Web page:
Thursday, August 11, 2011

Ahmadinejad Appears To Have Done A Deal With The Guards

Getting the military on his side allows him to prepare to challenge Khamenei's nominees in the 2012 presidential elections
By Francis Matthew
A major surprise in Iran this week was the appointment of General Rostam Ghasemi — who held a post with the Revolutionary Guards — as oil minister. A few months ago Iran President Mahmoud Ahmadinejad failed to get approval to give this key job to his loyalist Mohammad Ali Abadi. The oil minister's job has been at the heart of a bitter battle between Ahmadinejad and his conservative opponents headed by Supreme Leader Ayatollah Ali Khamenei, who is supported by the Guards.
It is not obvious why Ahmadinejad gave the oil ministry to a leading opponent. Some analysts see the appointment as Ahmadinejad surrendering to the authority of Parliament and the Supreme Leader, or to the growing power of the Guards.
But others see the appointment as a plan by the president to get the Guards on his side so as to allow Ahmadinejad to strengthen his position to get his supporters ready for a clear run at the next presidential election in 2012.
But what is clear is that Ahmadinejad came to an agreement this week with his rivals in parliament and with the leaders of the Guards to end their year-long dispute. They agreed on three other new Cabinet members, and cemented this with a parliamentary vote of 216 to 22.
As a leading officer in the Guards, Ghasemi is under UN sanctions for its role in Iran's nuclear programme. The US Treasury has frozen his assets, and has prohibited any dealings with him. Ghasemi's new role will encourage those in the US and Israel who want to show Iran as a military dictatorship run by extremists. But this aspect of the appointment is unlikely to trouble Ahmadinejad in the least, who relishes his international notoriety. He needs the deal with the Guards far more than he needs any good opinion of his actions in Washington or Tel Aviv.
This was made clear this week in a rambling interview that Ahmadinejad gave Euronews, in which he remained confident and defiant about Iran's nuclear programme, even if he wrongly picked on Germany and Belgium as examples of European countries with nuclear weapons.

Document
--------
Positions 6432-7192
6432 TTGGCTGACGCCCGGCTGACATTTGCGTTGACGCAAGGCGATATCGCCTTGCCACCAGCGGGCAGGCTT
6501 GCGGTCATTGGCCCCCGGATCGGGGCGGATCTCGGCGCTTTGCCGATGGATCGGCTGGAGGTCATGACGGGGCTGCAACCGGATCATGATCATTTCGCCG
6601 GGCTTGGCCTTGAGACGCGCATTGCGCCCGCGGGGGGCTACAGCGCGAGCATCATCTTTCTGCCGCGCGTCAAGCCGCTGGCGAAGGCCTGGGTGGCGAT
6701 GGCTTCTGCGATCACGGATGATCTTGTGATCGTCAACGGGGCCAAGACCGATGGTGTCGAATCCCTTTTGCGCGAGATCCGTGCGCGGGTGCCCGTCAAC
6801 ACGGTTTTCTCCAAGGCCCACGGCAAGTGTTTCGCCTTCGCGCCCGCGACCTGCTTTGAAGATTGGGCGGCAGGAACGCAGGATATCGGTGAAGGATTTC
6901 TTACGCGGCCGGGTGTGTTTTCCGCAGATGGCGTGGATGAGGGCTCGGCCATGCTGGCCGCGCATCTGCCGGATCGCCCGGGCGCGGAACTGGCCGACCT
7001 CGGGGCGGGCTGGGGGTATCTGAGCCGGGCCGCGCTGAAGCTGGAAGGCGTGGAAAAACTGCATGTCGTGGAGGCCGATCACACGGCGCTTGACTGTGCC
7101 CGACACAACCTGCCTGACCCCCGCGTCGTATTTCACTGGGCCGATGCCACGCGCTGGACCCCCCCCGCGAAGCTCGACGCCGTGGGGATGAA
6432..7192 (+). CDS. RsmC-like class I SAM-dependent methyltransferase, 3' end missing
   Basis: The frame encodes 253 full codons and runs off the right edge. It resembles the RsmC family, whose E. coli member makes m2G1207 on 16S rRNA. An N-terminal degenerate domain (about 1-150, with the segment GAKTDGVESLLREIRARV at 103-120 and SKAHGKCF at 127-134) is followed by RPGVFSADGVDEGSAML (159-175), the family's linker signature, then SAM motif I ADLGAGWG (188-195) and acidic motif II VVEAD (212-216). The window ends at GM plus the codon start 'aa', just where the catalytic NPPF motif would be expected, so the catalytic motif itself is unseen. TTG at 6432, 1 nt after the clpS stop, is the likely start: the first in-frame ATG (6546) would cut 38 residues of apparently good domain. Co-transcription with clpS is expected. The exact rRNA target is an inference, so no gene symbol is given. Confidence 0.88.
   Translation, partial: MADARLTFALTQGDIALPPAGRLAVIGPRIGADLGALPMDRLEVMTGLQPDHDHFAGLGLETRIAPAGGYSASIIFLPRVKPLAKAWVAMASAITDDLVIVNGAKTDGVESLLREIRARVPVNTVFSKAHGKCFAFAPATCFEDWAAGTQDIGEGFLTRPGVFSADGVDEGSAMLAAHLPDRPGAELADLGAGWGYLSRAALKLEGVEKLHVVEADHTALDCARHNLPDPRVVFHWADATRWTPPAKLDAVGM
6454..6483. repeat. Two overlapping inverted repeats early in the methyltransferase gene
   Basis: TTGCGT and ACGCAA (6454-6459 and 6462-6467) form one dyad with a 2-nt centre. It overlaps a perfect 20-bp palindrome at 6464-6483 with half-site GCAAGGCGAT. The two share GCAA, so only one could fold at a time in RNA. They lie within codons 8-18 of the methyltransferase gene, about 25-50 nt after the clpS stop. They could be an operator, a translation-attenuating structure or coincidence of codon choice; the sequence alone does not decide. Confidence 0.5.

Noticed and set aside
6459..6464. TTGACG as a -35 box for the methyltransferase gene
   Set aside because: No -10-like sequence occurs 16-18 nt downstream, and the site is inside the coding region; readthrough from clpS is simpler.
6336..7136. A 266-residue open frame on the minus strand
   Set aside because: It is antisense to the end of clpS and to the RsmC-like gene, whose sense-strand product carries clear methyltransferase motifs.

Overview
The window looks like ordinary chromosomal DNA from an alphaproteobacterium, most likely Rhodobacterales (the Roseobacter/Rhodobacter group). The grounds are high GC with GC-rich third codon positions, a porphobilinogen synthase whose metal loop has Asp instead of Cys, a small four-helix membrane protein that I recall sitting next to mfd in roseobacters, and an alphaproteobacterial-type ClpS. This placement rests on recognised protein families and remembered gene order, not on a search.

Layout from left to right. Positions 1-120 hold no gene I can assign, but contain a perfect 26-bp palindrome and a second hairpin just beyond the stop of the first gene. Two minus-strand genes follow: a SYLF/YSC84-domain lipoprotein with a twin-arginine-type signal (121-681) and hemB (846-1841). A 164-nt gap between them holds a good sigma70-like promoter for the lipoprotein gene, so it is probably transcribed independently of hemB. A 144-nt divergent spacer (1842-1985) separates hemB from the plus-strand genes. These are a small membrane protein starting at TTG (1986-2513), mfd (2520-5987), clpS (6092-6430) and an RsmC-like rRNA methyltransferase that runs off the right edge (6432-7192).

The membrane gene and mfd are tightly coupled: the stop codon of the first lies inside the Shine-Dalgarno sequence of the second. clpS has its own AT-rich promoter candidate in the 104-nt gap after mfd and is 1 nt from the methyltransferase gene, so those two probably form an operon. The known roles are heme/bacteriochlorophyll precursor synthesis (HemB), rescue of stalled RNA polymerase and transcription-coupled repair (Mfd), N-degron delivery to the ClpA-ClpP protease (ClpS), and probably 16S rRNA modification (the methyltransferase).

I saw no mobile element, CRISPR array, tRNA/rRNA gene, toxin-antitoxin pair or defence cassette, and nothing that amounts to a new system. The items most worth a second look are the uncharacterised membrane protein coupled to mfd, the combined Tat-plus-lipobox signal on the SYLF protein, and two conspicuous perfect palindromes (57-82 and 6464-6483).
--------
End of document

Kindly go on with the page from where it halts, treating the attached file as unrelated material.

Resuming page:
Both states have no nuclear weapons programme at all. But Ahmadinejad was determined to emphasise that Iran has the right to all forms of peaceful nuclear activity, and to make clear that he did not see the point of nuclear weapons.
"Yes, we enrich uranium to 20 per cent, but just for peaceful purposes," said Ahmadinejad. "We have the capability to enrich to any percentage, but at the same time, we are among the limited number of countries whose activities are under the control of the IAEA cameras. When we say we do not have any intention to build a bomb, we are honest and sincere. We believe that if someone wants to build a bomb today he is crazy and insane.
Classic rhetoric
"This is for two reasons: First, those who have bombs are in graver danger then those who do not. The bombs that exist in Germany, Belgium and other European countries cause a great threat to all European countries. An atomic bomb is against all humans. Second, the nuclear bomb is useless and ineffective. The Zionist regime has nuclear bombs, but did it succeed in its war against the Gazans? Did the nuclear bomb give it victory in the 33-Day War against Lebanon? Did the nuclear bomb save the Soviet Union from collapse?" queried the Iranian president.
He also produced classic Ahmadinejad rhetoric, offering friendship to everyone and everything, while glorying in American failure to overcome Iranian hubris. "We believe that there should be friendly relations at the international level and that is the basic principle," he said.
"But the Americans and their administration are confused. They do not know what to do. They do not follow clear policies. They stopped their relationship with us. The Americans thought that if they stopped their relationship with Iran we would be destroyed. Thirty-one years have passed since then and we are still sitting here. They should respect others and observe justice."
But the reality is that this rhetoric does not deal with the economic difficulties that Ahmadinejad would face if the oil price fell. His regime continues to teeter on the edge of a major economic crisis, but has been saved by the high oil prices.
On August 2, his government distributed the promised sixth instalment of cash payments to 73 million Iranians to cover the price rises on electricity, fuel, natural gas, and essential foodstuffs.
But using oil money to pay for what Ahmadinejad's government calls reform does not tackle the serious underlying issues. Eventually, the regime should use non-oil sources to raise the money to pay for these subsidies and also support the many businesses badly hit by the higher fuel and energy charges.
There is no money in the reserves, and if (when) the oil price falls, it will leave Ahmadinejad's government dangerously exposed to popular fury at the lack of subsidies.
This commentary was published in The GULF NEWS on 11/08/2011

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